The head of Maryland’s Democratic Party is making the selection of the next leader of the House of Delegates a party call and threatening to cut off delegates who buck her mandate.
The open letter to the 98-member House Democratic Caucus from Maya Rockeymoore Cummings, chairwoman of the Maryland Democratic Party, suggests that the race to succeed the late speaker, Michael Busch, continues to be close. The leader of the state party told Democrats that they should not split votes and allow Republicans the ability to decide the next leader.
“The Speaker of the House of Delegates carries a lot of power,” Rockeymoore Cummings wrote in her letter. “S/he appoints committee chairs who determine how legislation is developed and whether it is advanced, sets the policy and political agenda for the full body, and schedules the matters to be taken up on the House floor. A Democratic Speaker who rises to the position because of Republican support will be beholden to Republicans, their agenda and their values. This outcome would not only hurt the Democratic Party, it would diminish the power of Democratic legislators and their ability to represent the values and the will of Democratic voters across a range of important issues.”
Some members of the Legislative Black Caucus reacted with shock and anger.
“This is a veiled threat to the Legislative Black Caucus,” said Del. Cheryl Glenn, D-Baltimore and immediate past chairwoman of the black caucus. “In all my tenure I have never seen the Democratic Party insert itself in an internal legislative election.”
Del. Darryl Barnes, D-Prince George’s and current chairman of the Legislative Black Caucus, was not immediately available.
Three main contenders have emerged for speaker: Dels. Dereck Davis, D- Prince George’s and chairman of the House Economic Matters Committee; Adrienne Jones, D-Baltimore County and speaker pro tem; and Maggie McIntosh, D-Baltimore and chairwoman of the House Appropriations Committee.
All three represent historical firsts should they be elected speaker.
Davis could become the first black speaker of the House and the first from Prince George’s County since 1962.
Jones would become the first woman and first black member to lead the chamber. She also would be the first from Baltimore County since Gordon Boone briefly held the gavel in 1963.
McIntosh would become the first woman and first openly gay leader of the House as well as the first from Baltimore since former Gov. Marvin Mandel in the 1969.
McIntosh and Davis are considered to be the main contenders, with McIntosh reportedly securing commitments from approximately 50 or so members of the Democratic caucus.
The black caucus, which has 45 members, is said to be considering throwing its support behind Davis. Republicans, with their 42 members, could tilt the odds in Davis’ favor should they move to support his candidacy.
“I have not made any deals with anyone, Democrats or Republicans,” said Davis. “This is all just political talk.”
“No matter who is elected, it will be a Democrat,” said Davis. “It seems we’re more interested in electing a preferred Democrat than a Democrat.”
Davis said Rockeymoore Cummings’ letter was “an overreach” and that the party was placing its thumb on the scale.
“The party should stick to electing more Democrats and raising money to help Democrats and let elected officials decide who is going to lead them,” said Davis. “Elected officials answer to the people in their districts who elect them.”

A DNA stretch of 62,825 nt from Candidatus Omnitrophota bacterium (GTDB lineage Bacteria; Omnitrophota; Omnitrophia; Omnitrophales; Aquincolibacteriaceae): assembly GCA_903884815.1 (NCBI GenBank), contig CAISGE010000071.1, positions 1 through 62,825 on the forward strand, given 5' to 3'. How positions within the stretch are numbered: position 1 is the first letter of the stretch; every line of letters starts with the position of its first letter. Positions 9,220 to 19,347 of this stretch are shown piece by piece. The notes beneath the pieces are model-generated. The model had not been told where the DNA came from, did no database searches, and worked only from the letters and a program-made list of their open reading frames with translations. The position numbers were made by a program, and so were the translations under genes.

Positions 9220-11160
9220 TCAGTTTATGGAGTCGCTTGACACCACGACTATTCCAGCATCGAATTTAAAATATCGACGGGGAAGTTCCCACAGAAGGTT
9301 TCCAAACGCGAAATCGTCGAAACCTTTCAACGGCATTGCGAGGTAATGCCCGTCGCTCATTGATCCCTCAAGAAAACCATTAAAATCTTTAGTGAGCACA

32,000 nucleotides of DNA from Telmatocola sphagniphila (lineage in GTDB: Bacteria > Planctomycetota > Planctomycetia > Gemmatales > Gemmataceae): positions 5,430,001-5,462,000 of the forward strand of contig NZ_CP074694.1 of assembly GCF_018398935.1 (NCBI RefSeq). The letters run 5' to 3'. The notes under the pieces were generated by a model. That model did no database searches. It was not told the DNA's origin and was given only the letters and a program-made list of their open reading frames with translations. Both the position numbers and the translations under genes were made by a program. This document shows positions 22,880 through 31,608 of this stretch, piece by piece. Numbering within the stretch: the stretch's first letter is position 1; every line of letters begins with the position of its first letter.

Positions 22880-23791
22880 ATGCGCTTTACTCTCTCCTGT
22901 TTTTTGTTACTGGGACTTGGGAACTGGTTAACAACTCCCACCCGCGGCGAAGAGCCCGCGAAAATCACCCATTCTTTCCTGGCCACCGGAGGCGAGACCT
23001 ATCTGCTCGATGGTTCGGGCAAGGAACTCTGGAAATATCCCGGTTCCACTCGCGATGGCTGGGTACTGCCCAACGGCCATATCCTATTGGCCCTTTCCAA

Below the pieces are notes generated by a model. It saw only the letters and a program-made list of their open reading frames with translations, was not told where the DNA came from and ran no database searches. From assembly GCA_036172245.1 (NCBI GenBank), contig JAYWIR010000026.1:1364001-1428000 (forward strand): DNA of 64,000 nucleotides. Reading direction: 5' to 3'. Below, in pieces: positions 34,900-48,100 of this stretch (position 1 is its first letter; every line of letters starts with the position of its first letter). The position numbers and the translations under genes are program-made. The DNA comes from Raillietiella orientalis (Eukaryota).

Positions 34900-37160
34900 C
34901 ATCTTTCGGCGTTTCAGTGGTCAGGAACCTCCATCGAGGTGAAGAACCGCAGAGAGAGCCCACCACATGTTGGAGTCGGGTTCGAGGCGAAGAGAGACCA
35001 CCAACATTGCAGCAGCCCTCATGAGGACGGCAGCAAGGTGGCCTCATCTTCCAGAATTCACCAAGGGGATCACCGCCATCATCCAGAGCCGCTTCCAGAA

The edict from Rockeymoore Cummings, who is black, has touched a racial nerve among some members of the House, including Davis and Glenn.
“It’s never our time,” said Davis. “We’re good enough to be No. 2 or No. 3 but not No. 1.”
Davis said he was focusing on winning the Democratic caucus vote as well as the black caucus, women’s caucus and even Republicans.
“I don’t want to be the speaker of a subset of the House,” said Davis. “I want to be the speaker of the House.”
By rule, the entire House of Delegates selects the leader of the House. In practice, it is the majority party — in this case Democrats — who typically decide.
The General Assembly is set to return to Annapolis on May 1 to pick a new leader.
Del. Eric Luedtke, D-Montgomery and chair of the House Democratic Caucus, said last week that Democrats should be bound to the vote of the caucus when the vote for speaker comes to the floor.
Rockeymoore Cummings, in her letter, said the party would punish Democrats who go their own way on a floor vote.
“Because the scenarios outlined above (and several more not yet articulated) conflict with our core principles and diminish our ability to achieve our goals, the Maryland Democratic Party is prepared to penalize (e.g. deny access to party tools and resources, charge a higher premium for services, etc.) any elected official who is caught using Party resources to promote Republican candidates and/or who work to block the ascension of Democratic nominees duly elected through official Democratic processes and procedures,” she wrote.
“If officials deemed in violation of Party principles receive access to the tools and resources of the Maryland Democratic Party indirectly through leadership organizations, these organizations will be held to the same standards and penalties. More detailed guidelines explaining how and under what circumstances party penalties will be deployed are forthcoming.”
Glenn said the letter offended her and that the black caucus should hold an emergency meeting to discuss possible reactions to the letter.
“I’ve been a team player for 13 years. I’m a dyed-in-the-wool Democrat,” said Glenn. “I’m certainly offended by the tone of this letter. I, for one, am not going to be threatened.”